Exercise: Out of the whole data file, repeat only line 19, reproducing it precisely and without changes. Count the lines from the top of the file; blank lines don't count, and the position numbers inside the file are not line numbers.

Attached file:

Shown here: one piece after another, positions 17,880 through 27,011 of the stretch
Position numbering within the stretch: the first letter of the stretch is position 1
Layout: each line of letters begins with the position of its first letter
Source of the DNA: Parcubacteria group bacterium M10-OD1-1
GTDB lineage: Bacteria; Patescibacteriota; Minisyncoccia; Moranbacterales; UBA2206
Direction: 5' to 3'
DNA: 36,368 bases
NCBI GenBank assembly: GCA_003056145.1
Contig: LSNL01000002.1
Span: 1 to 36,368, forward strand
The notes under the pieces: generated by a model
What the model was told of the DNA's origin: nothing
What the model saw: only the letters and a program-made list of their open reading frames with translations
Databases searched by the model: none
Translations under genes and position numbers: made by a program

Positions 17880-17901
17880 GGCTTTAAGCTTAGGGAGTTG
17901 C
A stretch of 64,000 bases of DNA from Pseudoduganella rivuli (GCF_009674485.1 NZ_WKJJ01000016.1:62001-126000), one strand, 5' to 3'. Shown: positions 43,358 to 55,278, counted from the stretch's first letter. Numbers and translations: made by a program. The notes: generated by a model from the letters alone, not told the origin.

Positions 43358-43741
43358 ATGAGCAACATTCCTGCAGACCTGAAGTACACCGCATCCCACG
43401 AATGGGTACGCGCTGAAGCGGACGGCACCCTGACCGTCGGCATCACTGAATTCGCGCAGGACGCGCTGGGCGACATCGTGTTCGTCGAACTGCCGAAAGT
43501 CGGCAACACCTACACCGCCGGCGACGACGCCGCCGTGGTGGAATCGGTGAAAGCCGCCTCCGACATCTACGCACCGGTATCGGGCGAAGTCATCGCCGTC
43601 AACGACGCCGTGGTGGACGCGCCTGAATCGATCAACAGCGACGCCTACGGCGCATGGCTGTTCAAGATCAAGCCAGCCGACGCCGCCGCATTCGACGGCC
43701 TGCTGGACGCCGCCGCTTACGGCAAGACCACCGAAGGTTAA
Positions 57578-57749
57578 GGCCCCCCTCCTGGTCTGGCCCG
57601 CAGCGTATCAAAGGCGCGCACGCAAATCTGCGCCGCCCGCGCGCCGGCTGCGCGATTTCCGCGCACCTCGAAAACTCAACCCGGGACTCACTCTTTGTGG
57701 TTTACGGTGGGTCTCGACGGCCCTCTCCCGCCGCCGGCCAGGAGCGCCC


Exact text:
A stretch of 64,000 bases of DNA from Pseudoduganella rivuli (GCF_009674485.1 NZ_WKJJ01000016.1:62001-126000), one strand, 5' to 3'. Shown: positions 43,358 to 55,278, counted from the stretch's first letter. Numbers and translations: made by a program. The notes: generated by a model from the letters alone, not told the origin.